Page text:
Facebook Making Its Own Version of Clubhouse, The Popular Drop-in Audio Chat App

Facebook Making Its Own Version of Clubhouse, The Popular Drop-in Audio Chat App

Startups that manage to hit the one billion dollar mark are so rare and finding one is almost as impossible as finding a mythical unicorn.

This is why startups like the home-sharing leader, Airbnb, and video game company, Epic Games are categorized as achieving a “unicorn status” who has the potential to head in the same direction “super-unicorns” Facebook and Google are heading.

What is Clubhouse’s Drop-in Audio Chat App?

Clubhouse, a by-invitation audio-chat or audio-based social network in the form of an iPhone app launched in April of last year recently became a full-fledged unicorn when they reached $1 billion by January 2021.

Joining Clubhouse is not as easy as just downloading the app and signing in. Each user needs to be invited by someone who is already in the app.

It may seem a bit overly exclusive but the limited number of users might probably be attributed to the app still being on beta testing mode, or as explained by people with a background in software development, it is still in the second phase of software testing where only a controlled sample from its intended audience can try it as of the moment from which their experience is constantly being monitored or studied and eventually, will be forwarded back to developers so they can make final improvements before releasing or launching the software commercially.

The app which is only available for iOS can only possibly be accessed by getting on a waiting list and submitting a phone number after it has been downloaded. No one can tell as of the moment what is the exact probability that a random person may be able to join and how soon.

As for those who are already in, they get to enjoy scrolling through virtual rooms (that can be seen from the Hallway, the app’s main page) which are live as of the moment, and join any room they might be interested in.

It would be up to each user if they just want to listen or raise a hand by tapping a button if they wish to speak. With permission from the room’s moderator, the user will be allowed “on stage” or given permission to speak and get heard.

Facebook is Reportedly Developing a Clubhouse Clone

Also just recently, talks about Facebook working on a similar audio chat app have been circulating. There wasn’t any public announcement yet but according to the scoop, Facebook has ordered their employees to create a similar product.

Facebook has a history of cloning its competitors. It is a strategic business move because the more people spend time with new platforms, the less they go online on Facebook and this would mean there will be a strong decline in the number of captive audiences for ads. It would mean lesser income too so through the years, Facebook tried its best not to go against the flow and just keep riding the tide. The company always makes sure they have whatever others are having and mostly it might even be better. That is what classic market leaders do to remain on top.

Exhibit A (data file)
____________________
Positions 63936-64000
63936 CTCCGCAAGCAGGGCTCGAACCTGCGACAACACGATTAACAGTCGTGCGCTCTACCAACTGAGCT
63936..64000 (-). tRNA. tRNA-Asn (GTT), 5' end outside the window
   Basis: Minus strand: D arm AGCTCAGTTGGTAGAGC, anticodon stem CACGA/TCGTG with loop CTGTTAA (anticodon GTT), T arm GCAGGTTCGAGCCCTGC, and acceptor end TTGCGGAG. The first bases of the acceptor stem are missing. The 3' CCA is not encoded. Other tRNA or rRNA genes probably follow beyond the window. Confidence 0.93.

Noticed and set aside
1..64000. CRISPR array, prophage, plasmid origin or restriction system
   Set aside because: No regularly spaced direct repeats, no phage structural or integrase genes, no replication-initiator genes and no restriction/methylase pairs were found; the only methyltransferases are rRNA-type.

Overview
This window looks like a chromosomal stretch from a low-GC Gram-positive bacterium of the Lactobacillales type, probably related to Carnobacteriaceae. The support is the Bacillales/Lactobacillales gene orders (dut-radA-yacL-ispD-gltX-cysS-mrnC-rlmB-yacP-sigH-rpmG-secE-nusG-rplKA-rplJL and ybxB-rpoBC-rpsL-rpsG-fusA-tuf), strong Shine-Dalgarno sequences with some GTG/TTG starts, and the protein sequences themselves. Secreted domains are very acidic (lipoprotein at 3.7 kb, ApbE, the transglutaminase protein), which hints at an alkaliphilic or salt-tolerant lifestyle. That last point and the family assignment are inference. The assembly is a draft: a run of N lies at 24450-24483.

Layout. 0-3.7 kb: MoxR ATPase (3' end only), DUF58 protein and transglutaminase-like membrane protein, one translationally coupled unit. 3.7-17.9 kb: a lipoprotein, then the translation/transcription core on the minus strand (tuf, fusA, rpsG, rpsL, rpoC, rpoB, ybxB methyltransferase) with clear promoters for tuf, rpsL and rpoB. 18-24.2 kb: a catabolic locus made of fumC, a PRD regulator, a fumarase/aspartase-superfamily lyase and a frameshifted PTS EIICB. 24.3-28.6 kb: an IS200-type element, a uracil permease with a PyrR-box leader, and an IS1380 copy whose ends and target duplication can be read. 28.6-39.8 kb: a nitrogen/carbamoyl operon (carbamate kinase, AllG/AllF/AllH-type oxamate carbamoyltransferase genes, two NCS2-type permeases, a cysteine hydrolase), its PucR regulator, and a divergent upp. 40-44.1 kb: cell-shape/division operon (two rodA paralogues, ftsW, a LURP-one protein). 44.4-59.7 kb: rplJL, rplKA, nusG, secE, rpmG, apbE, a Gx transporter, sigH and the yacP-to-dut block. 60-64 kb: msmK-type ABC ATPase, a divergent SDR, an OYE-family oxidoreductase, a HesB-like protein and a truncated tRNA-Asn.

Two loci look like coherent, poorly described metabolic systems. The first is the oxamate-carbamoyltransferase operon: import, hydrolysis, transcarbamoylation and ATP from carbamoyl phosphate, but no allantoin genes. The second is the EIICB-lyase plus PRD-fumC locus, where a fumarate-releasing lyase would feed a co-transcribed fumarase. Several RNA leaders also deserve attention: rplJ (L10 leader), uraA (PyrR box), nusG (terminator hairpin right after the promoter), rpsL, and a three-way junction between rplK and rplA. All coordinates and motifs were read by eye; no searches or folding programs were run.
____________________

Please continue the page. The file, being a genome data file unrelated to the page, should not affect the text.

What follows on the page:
Unknown to many, most of Facebook’s features were acquired strategically from another platform.

The like button and the newsfeed were copied from FriendFeed a company it acquired in 2009. 12 employees of Friendfeed joined Facebook and this is all part of the deal. This includes one of the four founders that developed Google, Gmail and Google Maps.

FB.com was acquired in 2010. Facebook paid the American Farm Bureau Federation to relinquish FB.org to have “FB” exclusively used as their domain email address.

Facebook’s largest acquisition was Instagram. The photo and video sharing platform still has its own stand-alone app and operates under its own brand but many features including photo sharing have been integrated with Facebook.

If they are unsuccessful in trying to buy a company, they end up cloning it.

In 2016 Facebook acquired the app MSQRD. It’s an app that allows users to swap their faces with goofy effects and it is very similar to Snapchat’s “Lens” filters

Instagram’s “Stories”  blatantly copied Snapchat’s famous story format which allows users to post photos and videos in their profile that disappears after 24 hours

Facebook also now allows users to create custom camera “frames” where they can overlay over photos and add to their profile pictures. This is copied from Snapchat’s geo-filters.

It is no longer a surprise that Facebook will give Clubhouse the same strategic competitive approach it had given Snapchat if they will not be successful in an attempt to merge or acquire it.

Apart from not showing any indication of giving away its market leader hat in the next five to ten years, all these developments although frowned upon by many for not being original is still away to give convenience to its existing users by not having to move out or keep switching to different platforms just to experience something new or trendy which will eventually be replaced.

Again, Facebook was not really successful for being original. It has grown large by having a piece of everything else through its mergers, acquisitions, and ability to always follow the market’s recent developments for the convenience of the greater many.

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